Now that we have that all straightened out, Sun Microsystems is anticipating that the American government will prevail over the European Union, or they are assuming that Oracle is more powerful than the American government and the European Union combined, which may be the operative assumption. In any case, they have announced the layoff of 3000 workers, who will not be needed once Oracle takes them over.

Congress is considering a bill to extend unemployment benefits again.

Forbes, "September Leading Indicators Up 1.0% Vs 0.8% Expected"

Headline at CNNMoney, "Jobless claims dent recovery hopes"

The New Salon

Salon.Com has unveiled its new look. I would comment on it, but I'm waiting for the website to load. It must be quite some "look."

Ah, finally loaded. Meh. Its advertising is still fairly obnoxious, but doesn't put it into the "not worth the effort" category; it's very much worthwhile. I hope they didn't spend a lot of money for the mediocre upgrade, and I hope they find a way to make it load faster.

Wednesday, October 21, 2009

Are We Full Yet?

There was a brief article in yesterday’s Health Section that people who eat rapidly until they are full are three times more likely to be overweight than those who eat slowly. That actually did not come as news to me, and I happen to know the reason for it, which I’m going to share with you whether you want to know it or not.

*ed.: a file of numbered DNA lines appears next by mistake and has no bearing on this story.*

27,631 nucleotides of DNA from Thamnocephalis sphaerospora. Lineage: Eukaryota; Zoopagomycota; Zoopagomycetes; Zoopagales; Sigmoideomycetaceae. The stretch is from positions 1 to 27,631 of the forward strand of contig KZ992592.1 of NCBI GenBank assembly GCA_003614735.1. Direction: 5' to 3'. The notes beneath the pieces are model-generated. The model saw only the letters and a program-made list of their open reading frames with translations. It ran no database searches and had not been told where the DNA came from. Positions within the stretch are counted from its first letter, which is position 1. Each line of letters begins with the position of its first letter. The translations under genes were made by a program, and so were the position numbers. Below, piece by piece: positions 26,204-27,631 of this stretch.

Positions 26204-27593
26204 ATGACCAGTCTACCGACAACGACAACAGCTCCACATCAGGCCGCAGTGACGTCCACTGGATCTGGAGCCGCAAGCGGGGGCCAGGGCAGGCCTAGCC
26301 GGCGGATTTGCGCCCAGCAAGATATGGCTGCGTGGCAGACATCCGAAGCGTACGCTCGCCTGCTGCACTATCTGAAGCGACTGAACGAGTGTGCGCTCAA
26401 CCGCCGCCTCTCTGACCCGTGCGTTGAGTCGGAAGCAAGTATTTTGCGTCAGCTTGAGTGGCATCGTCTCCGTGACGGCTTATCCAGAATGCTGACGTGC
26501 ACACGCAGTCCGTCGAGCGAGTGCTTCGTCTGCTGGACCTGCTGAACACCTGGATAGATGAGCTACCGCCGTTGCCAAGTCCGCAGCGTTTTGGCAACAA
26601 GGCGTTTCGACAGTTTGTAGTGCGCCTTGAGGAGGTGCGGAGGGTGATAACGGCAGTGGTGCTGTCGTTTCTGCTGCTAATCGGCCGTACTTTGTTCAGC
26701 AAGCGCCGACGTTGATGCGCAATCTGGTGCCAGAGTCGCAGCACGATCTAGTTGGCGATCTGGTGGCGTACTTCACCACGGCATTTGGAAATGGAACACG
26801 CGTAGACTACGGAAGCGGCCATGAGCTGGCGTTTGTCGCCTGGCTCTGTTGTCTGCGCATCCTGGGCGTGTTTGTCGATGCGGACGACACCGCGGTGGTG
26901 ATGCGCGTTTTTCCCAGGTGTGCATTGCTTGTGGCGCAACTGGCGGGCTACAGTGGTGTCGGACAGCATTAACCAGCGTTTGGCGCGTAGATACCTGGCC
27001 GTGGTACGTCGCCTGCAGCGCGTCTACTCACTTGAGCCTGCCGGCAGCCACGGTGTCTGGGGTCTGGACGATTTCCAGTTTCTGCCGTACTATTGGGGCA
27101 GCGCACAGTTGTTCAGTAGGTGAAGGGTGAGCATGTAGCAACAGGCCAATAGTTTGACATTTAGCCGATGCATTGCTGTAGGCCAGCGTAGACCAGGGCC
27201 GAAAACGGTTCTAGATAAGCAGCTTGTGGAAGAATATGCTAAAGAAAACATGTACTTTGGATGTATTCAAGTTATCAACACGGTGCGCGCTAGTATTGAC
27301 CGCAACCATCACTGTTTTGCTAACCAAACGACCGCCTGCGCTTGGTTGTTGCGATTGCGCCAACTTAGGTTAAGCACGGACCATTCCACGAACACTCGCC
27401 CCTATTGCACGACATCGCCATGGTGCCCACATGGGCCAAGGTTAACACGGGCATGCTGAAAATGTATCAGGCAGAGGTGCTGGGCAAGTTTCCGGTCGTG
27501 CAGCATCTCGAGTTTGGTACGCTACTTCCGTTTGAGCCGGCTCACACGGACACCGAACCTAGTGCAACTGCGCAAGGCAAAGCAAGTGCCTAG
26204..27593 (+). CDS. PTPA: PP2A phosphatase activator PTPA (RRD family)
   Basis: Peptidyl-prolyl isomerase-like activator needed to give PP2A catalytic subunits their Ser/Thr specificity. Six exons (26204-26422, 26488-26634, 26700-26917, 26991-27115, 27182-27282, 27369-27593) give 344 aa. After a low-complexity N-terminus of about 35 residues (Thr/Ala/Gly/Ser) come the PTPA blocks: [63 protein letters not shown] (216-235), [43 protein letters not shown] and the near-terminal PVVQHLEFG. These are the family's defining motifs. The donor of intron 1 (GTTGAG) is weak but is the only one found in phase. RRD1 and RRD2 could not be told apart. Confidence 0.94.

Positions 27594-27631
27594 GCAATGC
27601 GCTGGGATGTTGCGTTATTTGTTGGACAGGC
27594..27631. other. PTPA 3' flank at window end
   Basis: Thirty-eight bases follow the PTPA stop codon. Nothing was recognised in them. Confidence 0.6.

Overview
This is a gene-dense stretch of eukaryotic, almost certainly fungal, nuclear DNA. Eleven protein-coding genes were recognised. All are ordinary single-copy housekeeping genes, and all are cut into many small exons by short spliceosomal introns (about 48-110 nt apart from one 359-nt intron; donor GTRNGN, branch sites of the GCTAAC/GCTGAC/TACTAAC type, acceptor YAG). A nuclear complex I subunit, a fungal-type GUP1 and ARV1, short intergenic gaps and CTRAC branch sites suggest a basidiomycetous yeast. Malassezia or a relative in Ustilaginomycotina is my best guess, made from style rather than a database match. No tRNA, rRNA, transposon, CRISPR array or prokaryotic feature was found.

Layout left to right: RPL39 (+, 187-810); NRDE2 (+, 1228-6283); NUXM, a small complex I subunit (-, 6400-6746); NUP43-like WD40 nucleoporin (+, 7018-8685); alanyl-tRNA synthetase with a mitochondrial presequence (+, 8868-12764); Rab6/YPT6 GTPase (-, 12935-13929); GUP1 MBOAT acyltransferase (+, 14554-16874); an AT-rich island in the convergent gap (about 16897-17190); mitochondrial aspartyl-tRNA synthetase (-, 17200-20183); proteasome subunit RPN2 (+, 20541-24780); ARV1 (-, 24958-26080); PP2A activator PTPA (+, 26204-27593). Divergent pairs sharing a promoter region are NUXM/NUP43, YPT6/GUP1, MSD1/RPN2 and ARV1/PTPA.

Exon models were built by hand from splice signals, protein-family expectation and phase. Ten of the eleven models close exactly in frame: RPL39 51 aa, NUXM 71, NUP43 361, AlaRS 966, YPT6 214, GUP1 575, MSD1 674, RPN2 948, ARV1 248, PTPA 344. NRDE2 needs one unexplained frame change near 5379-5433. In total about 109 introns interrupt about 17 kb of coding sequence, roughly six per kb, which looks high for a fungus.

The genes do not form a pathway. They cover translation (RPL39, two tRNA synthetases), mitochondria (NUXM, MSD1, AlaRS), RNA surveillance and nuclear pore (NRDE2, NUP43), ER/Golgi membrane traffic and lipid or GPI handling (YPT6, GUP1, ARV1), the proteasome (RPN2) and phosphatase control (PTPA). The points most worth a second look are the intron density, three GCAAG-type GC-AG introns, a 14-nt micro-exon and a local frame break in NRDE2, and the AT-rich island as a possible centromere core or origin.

Most people think that all messages are carried throughout your body by nerves, but that is not the case. The message that your stomach sends to your brain to tell it that you are full is a chemical message. The chemical is formed in the abdomen, enters the bloodstream and is carried to the brain, where it tells the brain that you should stop eating. If you are eating rapidly, you will have ingested quite a bit of food while the message is in transit.

Eat slowly, with a couple of minutes between bites. You will savor the taste of the food with greater pleasure, and you will gain less weight.

Chris Matthews is an Idiot

Chris Matthews has been fulminating about how worried he is about the situation in Afghanistan. He’s expressed concern about the Taliban overwhelming the Army of Pakistan, taking control of the country and the world facing the problem of having “crazies with nuclear weapons.” He’s “worried about” that happening.

For the past two days he has been dithering about McChrystal’s plan to put small contingents of “our kids” (I assume he means our soldiers and Marines, many of whom are in their forties and fifties) in small outposts out in the boondocks of Afghanistan where the Taliban can pick them off. That would indeed be worrisome if McChrystal were actually planning on doing that. Apparently Matthews can’t read, or he doesn’t know what the term “defending population centers” means.

Yesterday he had Senator Jack Reed, Democrat of Rhode Island, on to expound on the situation in Afghanistan, deferring to his expertise since Reed is a former serviceman. Reed kept referring to what the “Afghanis” need to do in the way of elections and self defense and such, and talking about the “Afghani Army.” He also talked about protecting the “Afghanis” from the Taliban. I assume he was talking about the people of Afghanistan, who are “Afghans,” and not the unit of currency of that nation, which is the “Afghani.” If one is going to pose as an expert on something, one should at least learn the terminology. Chris Matthews, of course, failed to notice that his guest was talking about money rather than people.